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feuser



Joined: 29 Oct 2002
Posts: 1385

PostPosted: Tue Dec 25, 2012 7:46 am    Post subject: Re: Boom Recommendations? Reply with quote

RhodeIsland wrote:
Intermediate/advanced surfer - around 4+ yrs of experience. Conditions generally choppy water and not too much slalom stuff, really looking for something to power up a 7.5m and go in a straight line. Any recs/advice welcome! Thank you!


FWIW: I love my MauiSails carbon booms. They have great, simple attachments, the build quality is nice and their range of adjustment just fantastic.

Actually, that is why I have one unused 170-230cm for sale (PM me if interested), since my 150cm and a MS race boom are all I need anymore.

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wsurfn1426



Joined: 20 Mar 2004
Posts: 171

PostPosted: Tue Dec 25, 2012 11:27 am    Post subject: Reply with quote

PM'd you about it. Thanks!
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jingebritsen



Joined: 21 Aug 2002
Posts: 2291

PostPosted: Tue Dec 25, 2012 2:31 pm    Post subject: Reply with quote

http://www.epicgearusa.com/

http://www.epicgearusa.com/windsurfingBooms.php

i like aeron too. don't like their v-grip for my mainly wave sailing though.

http://progressivesports.com/windsurfing-booms.php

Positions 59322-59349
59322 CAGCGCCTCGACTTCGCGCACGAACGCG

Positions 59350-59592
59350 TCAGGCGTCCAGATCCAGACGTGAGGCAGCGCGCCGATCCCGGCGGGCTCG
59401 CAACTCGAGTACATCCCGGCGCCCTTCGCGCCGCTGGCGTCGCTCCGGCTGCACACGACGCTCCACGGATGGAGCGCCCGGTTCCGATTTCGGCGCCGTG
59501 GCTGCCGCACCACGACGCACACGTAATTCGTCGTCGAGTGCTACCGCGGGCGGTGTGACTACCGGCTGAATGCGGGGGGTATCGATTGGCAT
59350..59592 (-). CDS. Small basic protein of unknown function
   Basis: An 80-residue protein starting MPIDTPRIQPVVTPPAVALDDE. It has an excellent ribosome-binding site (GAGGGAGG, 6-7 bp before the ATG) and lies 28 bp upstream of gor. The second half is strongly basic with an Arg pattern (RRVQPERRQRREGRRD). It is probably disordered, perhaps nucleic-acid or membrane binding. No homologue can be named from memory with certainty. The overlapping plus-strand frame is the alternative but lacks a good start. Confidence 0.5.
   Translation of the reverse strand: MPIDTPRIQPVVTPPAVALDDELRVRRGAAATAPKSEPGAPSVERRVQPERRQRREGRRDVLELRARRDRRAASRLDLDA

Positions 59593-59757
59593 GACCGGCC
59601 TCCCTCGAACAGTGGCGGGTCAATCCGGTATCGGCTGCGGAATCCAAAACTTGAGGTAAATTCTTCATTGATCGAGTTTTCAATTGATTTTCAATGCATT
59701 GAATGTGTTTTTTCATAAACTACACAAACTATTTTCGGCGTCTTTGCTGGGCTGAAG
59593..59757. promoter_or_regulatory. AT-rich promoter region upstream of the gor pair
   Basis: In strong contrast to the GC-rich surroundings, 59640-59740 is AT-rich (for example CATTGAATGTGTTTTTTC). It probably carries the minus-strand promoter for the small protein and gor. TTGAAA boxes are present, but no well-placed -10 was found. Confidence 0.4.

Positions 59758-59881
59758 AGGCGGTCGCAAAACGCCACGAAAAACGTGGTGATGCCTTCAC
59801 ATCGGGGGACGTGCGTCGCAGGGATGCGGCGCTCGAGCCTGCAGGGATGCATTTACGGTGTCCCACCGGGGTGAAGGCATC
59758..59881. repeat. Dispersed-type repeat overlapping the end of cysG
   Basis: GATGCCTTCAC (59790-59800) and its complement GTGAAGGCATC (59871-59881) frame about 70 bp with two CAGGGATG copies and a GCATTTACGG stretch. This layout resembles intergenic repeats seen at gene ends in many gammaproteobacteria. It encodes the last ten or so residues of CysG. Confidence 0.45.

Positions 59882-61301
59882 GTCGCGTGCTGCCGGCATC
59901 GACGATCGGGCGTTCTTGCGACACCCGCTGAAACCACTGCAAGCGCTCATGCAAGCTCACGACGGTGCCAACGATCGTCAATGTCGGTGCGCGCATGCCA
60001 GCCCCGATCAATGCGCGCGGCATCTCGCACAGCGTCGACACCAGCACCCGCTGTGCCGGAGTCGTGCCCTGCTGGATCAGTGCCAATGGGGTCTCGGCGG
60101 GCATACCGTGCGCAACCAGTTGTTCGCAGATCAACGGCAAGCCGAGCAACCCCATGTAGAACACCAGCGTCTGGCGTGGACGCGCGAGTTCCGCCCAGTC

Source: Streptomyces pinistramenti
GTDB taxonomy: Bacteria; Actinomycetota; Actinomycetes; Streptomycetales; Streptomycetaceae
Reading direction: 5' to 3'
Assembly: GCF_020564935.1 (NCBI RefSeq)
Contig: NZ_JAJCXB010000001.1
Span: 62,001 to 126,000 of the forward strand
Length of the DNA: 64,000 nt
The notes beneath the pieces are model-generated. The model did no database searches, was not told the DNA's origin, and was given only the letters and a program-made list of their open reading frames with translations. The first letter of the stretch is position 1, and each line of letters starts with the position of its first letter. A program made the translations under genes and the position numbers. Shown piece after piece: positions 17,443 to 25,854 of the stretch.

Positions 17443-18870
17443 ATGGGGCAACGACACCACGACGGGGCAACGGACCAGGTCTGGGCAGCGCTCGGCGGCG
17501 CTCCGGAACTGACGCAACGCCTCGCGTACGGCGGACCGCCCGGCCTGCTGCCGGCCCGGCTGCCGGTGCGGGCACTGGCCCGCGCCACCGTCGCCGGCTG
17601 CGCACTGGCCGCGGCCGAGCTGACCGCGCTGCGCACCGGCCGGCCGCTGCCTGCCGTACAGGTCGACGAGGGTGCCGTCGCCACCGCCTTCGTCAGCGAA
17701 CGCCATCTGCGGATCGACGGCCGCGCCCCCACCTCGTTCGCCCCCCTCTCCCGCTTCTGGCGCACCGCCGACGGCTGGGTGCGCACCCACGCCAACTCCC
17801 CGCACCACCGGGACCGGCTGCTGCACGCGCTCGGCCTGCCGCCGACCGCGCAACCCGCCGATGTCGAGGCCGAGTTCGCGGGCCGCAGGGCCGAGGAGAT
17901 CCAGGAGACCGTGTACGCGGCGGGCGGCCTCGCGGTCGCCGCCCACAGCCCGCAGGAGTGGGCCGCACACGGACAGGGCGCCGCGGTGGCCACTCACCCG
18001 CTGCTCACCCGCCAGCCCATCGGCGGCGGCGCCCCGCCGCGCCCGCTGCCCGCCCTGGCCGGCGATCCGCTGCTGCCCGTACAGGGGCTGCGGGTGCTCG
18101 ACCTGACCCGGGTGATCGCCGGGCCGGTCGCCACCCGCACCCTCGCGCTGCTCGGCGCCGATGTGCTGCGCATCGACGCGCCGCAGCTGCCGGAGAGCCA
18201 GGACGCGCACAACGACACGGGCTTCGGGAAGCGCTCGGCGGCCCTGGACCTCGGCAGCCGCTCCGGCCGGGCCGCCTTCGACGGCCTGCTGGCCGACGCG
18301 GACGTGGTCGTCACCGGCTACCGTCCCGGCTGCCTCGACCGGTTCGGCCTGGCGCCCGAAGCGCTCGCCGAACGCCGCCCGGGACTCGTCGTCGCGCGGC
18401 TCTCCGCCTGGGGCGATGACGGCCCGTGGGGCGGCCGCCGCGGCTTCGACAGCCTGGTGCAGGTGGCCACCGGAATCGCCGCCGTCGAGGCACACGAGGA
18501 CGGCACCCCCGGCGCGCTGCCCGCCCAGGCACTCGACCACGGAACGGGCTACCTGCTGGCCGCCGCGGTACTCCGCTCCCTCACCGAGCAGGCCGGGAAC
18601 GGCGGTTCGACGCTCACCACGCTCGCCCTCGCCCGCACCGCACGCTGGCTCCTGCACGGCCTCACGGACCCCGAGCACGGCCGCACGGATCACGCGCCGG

cheers.

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slinky



Joined: 24 Aug 2007
Posts: 395
Location: Old Saybrook Ct.

PostPosted: Tue Dec 25, 2012 7:53 pm    Post subject: Reply with quote

I've been wondering the same thing as RhodeIsland. I invested in carbon booms over 20 years ago after breaking several aluminum booms over a course of four years. My 20+ year old fiberspar booms are still going strong. The largest sail I can rig on what I have now is7.5. I am now considering buying a 9.0, so I'll need new booms. The price of carbon is way up there, but if I spend $200.00+ for aluminum and they break in a few years, it's money down the drain. I'm really tempted to try one of the newer aluminum booms. The only reference I have to aluminum booms is 25 year old stuff. Has the durability really improved that much? A good friend of mine just broke his 4 year old Chinook aluminum booms. Metal fatigues with repeated flexing, that will never change. I've about made up my mind to buy carbon, but not quite.
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jingebritsen



Joined: 21 Aug 2002
Posts: 2291

PostPosted: Wed Dec 26, 2012 7:44 am    Post subject: Reply with quote

Aeron MCT 29

2013 Aeron MCT 29 175-225cm got it recently. it's pretty good. just got the
2013 Aeron Carbon 175-225cm it weighs about the same as the MCT, but is way stiffer.

some years ago, carbon booms became quite a bit heavier. they used to be really light, but broke far too easily. carbon is stffer, and lasts way longer, but costs 2.5 to 3 times more.

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spennie



Joined: 13 Oct 1995
Posts: 698
Location: Thousand Oaks, CA

PostPosted: Thu Dec 27, 2012 12:57 pm    Post subject: Reply with quote

slinky:

Aluminum boom for a 9.0???!!! Are you nuts? If you only weigh 140 lbs., maybe, but I'd still go carbon, otherwise your boom will feel like your screen name, slinky.